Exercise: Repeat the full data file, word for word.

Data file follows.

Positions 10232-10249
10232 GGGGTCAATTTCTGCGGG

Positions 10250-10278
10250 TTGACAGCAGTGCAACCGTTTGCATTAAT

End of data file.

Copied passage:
Positions 10232-10249
10232 GGGGTCAATTTCTGCGGG

Positions 10250-10278
10250 TTGACAGCAGTGCAACCGTTTGCATTAAT